How to combine commitment with flexibility in a time of change

The fifth type of mistaken thinking we can easily fall into during a time of change is called attachment to outcome.

When times are stable, having a strong emotional attachment to a particular goal can help us to achieve that goal. But when everything is changing, no outcome is ever guaranteed. Now, a strong emotional attachment to a goal is likely to make it difficult for us to adapt if circumstances change.

But rather than giving up all hope of ever achieving anything in a time of change, the way to success is to learn to do two apparently opposite things: to completely let go of our emotional attachment to a particular goal, at the same time as completely retaining our intention to achieve it.

This ‘spiritual nirvana’ becomes easy when we know our purpose.

Knowing our purpose means that if circumstances change we can let go of our previous goal and look for new goals that achieve the same purpose. And knowing that purpose will also bring us the extra energy and enthusiasm that come from knowing the meaning of the goals we are working towards. 

This is the attitude that enabled Thomas Edison to invent the lightbulb. Each time he tried something that didn’t work he didn’t wail, “Oh, no! I’ve failed again! Boo hoo!” Instead he said:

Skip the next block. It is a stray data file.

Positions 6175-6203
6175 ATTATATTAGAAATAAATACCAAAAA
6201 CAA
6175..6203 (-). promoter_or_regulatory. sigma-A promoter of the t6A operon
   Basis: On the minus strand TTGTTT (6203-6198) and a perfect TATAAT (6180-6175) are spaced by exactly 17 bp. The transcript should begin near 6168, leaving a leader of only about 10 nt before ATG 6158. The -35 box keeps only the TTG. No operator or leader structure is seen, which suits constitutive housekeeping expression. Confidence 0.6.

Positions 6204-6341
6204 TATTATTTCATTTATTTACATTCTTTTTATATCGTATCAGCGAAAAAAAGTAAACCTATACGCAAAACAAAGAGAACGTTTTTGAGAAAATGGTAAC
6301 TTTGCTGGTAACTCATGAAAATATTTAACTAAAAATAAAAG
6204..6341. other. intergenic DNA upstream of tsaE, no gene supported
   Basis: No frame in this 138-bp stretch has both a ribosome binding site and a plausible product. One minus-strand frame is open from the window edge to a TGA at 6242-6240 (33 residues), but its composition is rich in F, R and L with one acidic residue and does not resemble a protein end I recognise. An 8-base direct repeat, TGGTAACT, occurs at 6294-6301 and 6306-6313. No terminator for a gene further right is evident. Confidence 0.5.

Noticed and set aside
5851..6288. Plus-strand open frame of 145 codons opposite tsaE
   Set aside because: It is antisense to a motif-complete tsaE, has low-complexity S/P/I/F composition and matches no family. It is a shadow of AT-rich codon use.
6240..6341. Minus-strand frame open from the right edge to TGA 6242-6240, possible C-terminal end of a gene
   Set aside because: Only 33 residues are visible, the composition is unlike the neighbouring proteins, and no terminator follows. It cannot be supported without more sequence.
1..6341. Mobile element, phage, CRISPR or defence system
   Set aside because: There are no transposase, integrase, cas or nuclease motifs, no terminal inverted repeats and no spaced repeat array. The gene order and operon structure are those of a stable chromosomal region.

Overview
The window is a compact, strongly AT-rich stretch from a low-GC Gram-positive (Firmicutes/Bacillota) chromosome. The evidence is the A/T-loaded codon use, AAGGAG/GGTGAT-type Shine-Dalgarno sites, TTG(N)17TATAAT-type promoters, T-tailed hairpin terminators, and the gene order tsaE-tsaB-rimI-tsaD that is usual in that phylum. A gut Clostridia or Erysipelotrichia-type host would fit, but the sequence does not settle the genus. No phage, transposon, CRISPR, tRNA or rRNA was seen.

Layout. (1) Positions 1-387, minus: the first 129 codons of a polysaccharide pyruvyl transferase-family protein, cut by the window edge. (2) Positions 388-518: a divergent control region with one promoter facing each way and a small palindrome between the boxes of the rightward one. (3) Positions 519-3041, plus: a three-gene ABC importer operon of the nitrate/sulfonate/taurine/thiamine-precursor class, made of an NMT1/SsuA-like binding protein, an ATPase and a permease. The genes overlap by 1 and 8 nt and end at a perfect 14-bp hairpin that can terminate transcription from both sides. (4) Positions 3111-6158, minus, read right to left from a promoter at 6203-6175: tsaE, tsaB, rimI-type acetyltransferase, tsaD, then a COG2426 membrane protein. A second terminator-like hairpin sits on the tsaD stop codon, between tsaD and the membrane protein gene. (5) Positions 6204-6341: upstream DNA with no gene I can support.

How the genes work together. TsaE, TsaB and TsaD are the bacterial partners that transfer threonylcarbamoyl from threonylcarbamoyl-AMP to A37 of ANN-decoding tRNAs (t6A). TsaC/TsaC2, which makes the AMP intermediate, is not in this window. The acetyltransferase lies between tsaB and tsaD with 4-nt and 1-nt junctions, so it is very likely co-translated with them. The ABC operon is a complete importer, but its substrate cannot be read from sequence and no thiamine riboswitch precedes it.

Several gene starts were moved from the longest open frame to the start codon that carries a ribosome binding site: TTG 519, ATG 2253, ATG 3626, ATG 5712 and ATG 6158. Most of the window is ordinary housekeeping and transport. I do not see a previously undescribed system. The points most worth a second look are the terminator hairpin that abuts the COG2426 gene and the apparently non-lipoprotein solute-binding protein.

“I have not failed, I’ve just found 10,000 ways that don’t work.”

And then he moved on to his next attempt.

In this time of massive churning and change, knowing our purpose will bring extra energy, enthusiasm, and meaning to our work and our life. It will enable us to combine commitment with flexibility. And if circumstances do change, then combining purpose with this key attitude will enable us able to find more options to move forward to achieve the same purpose.

All of this is another step towards becoming antifragile: able to use change to become stronger and more valuable.

What is your number one priority today? If a change in circumstances made that impossible to achieve, how easily would you be able to shrug it off and move to another goal? Do you know your life’s purpose?

Adapted from Inner Leadership: a framework and tools for building inspiration in times of change.

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Photo By Horia Varlan via

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